Auckland's anniversary is not the city's alone, it commemorates the colonial province that spanned the upper North Island from a line drawn through Lake Taupo. Every city and district north of the line is having a holiday today for a reason perhaps even less evident to their residents than it is to Aucklanders.
Nothing especially significant happened at Auckland on the last Monday of January, 1840. The true birth of the settlement was in September that year when emissaries for Governor Hobson reached agreement with the Ngati Whatua of Orakei for the Governor to establish his capital on a wedge of land between Mt Eden and the Waitemata. But the weather is better in January so this was the day later chosen for the provincial holiday.
That sort of pragmatism suits the city better than historical purism. It has never been Auckland's character to look back, or forwards for that matter. Today's urban designers rue the planning, or lack of it, that allowed the city to spread so far in all directions. It is only in the past 70 of Auckland's 175 years that its shape, in their view, went out of control.
If they could wind back the clock to 1945 they would do their utmost to resist pressure from Aucklanders for a harbour bridge. The small communities at Birkenhead Pt and Northcote Pt, Devonport, Takapuna and Milford were adequately served, they think, by ferries from Auckland. Build a bridge and you created a risk that urban development would take over the farmland of Glenfield and the beach bach villages in the East Coast Bays.
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They would do their utmost also to stop the Ministry of Works planning motorways south and west of the city. The southern route extended well past the green fields of Ellerslie and the meatworks at Southdown. If the ministry was not careful its motorway would allow housing to cover the fine farming soils of the Manukau County, absorbing the small towns of Otahuhu and Papatoetoe on the Great South Rd.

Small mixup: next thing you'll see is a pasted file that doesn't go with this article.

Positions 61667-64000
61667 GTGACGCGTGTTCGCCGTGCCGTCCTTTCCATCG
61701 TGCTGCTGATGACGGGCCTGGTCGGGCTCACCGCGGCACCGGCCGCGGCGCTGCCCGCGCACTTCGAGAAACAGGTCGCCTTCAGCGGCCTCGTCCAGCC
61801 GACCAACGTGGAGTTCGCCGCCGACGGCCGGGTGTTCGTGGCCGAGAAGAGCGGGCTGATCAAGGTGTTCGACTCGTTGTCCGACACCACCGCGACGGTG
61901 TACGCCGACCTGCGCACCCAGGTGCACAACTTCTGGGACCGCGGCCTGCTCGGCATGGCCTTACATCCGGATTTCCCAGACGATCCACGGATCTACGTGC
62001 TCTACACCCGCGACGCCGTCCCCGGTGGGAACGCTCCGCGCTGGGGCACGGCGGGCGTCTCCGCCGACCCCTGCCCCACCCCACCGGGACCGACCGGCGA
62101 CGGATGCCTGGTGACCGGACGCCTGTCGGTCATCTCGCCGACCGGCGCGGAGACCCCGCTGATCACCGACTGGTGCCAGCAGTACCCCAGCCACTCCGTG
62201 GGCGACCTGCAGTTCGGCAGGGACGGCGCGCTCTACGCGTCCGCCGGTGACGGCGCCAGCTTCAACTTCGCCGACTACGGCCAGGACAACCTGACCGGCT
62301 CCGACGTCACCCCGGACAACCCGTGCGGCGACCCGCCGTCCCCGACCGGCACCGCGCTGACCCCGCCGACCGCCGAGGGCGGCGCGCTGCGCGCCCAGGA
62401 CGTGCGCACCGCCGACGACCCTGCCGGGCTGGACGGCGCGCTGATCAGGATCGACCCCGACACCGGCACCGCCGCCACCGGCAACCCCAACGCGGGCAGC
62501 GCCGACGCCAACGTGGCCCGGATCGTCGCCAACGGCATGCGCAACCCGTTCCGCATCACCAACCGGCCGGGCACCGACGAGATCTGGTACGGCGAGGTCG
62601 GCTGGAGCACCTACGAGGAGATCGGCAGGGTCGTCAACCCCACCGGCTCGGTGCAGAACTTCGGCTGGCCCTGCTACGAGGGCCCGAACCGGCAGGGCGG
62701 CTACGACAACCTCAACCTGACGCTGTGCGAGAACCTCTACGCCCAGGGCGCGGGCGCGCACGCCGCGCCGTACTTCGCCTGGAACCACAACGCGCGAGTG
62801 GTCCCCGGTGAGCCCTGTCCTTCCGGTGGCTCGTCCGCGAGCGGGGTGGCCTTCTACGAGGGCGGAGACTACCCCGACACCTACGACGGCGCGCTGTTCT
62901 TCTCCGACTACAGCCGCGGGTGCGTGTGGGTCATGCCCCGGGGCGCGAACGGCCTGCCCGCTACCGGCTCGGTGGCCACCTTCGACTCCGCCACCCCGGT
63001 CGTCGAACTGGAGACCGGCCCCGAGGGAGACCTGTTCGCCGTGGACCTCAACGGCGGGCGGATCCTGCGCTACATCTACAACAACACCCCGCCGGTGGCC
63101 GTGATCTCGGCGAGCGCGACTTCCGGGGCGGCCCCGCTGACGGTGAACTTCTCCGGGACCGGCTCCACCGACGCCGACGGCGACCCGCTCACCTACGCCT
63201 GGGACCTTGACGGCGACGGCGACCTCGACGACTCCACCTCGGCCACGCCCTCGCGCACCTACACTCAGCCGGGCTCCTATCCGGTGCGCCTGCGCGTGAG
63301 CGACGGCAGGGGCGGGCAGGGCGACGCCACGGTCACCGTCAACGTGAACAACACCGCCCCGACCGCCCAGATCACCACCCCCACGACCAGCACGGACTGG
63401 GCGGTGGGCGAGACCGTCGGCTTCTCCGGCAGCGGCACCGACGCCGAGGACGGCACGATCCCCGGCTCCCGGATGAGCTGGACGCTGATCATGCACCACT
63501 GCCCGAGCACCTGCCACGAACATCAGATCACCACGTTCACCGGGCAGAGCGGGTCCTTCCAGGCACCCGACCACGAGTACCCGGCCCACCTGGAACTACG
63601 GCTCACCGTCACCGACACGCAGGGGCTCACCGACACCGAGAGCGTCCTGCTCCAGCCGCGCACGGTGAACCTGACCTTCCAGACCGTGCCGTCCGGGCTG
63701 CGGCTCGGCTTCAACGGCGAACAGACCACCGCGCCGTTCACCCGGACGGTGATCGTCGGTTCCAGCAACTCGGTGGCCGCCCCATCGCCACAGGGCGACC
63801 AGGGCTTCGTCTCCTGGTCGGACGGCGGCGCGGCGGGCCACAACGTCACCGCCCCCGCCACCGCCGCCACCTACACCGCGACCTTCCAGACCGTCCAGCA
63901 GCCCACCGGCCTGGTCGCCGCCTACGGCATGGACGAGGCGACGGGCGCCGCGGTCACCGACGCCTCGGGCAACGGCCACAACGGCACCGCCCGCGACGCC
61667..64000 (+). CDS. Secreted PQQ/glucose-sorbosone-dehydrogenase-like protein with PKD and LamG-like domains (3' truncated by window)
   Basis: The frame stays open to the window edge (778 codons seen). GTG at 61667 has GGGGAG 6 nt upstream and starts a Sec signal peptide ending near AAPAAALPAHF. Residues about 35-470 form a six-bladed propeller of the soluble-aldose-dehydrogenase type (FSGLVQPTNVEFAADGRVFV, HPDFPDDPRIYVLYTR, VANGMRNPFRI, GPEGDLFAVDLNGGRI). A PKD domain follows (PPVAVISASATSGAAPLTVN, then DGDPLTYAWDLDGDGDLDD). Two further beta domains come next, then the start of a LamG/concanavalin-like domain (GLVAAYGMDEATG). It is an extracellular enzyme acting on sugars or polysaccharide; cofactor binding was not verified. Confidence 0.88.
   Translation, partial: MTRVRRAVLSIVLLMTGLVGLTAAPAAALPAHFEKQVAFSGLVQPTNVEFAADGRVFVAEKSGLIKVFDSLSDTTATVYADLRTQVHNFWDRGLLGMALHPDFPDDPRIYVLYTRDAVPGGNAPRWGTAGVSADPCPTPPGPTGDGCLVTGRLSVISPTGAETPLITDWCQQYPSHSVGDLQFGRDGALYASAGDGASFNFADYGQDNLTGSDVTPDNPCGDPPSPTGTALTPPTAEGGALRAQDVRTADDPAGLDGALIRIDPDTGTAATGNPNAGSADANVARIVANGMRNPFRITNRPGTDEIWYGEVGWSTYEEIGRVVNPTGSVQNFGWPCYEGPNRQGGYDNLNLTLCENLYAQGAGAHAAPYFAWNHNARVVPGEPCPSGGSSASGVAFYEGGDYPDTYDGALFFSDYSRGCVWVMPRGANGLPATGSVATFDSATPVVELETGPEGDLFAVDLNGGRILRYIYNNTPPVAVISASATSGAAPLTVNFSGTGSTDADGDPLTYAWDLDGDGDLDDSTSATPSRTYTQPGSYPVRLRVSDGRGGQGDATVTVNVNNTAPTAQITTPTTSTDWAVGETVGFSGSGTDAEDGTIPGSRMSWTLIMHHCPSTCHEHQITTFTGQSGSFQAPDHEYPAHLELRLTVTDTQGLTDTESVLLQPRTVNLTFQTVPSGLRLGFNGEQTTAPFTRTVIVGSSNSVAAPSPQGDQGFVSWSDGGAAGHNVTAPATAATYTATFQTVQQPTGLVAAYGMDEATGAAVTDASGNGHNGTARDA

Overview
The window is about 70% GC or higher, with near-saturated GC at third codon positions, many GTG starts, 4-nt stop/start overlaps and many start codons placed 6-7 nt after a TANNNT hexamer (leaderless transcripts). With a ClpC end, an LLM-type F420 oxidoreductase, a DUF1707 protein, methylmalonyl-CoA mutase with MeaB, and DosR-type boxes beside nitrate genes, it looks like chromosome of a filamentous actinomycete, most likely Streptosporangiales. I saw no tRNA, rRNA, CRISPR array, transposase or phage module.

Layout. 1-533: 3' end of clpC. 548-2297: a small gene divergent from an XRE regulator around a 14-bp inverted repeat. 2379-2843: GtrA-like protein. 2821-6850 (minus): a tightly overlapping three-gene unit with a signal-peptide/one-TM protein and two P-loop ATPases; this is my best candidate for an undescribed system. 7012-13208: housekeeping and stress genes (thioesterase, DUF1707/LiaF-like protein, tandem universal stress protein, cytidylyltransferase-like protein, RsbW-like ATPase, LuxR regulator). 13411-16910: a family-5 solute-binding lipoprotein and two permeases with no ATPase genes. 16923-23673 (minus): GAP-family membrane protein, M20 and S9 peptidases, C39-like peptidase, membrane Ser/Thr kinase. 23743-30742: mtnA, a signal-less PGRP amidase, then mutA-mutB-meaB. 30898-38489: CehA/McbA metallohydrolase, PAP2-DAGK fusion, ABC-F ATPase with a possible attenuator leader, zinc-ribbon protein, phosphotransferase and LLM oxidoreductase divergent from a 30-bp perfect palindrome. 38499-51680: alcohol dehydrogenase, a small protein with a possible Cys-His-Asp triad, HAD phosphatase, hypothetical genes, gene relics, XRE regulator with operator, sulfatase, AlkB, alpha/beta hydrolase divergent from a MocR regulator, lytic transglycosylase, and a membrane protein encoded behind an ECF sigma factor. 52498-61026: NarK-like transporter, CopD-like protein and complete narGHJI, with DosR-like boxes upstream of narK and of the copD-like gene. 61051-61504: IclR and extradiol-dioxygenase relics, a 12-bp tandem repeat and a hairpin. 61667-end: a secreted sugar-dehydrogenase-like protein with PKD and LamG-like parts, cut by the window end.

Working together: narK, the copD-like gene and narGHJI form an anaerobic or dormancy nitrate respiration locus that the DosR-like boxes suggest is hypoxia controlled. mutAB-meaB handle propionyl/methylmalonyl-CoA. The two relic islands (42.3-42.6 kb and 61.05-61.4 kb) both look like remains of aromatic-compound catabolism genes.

There were even plans to put a motorway on a causeway across the Whau estuary to the Te Atatu peninsula which could change the shape of West Auckland, developing to that point along the western rail line at New Lynn, Glen Eden and Henderson.
Today's urban planners might have stopped all these plans during the 1950s - in their dreams. The post-war decades brought a population boom, especially to the warmest and largest of New Zealand's main cities. Aucklanders were moving to the North Shore in great numbers before the bridge was built in 1959. The Government was building big state housing projects at Otara and Mangere in the 1960s. Suburban development crossed the Tamaki inlet to Pakuranga by the end of the decade.
Auckland's landscape and coastal attractions made its sprawl as inevitable as its preference for cars over public transport.
Today's city planners are trying to contain another population surge largely within boundaries reached by the last one. But Auckland has a will of its own. Reaching 175 years with well over a million people should tell planners to go with the flow.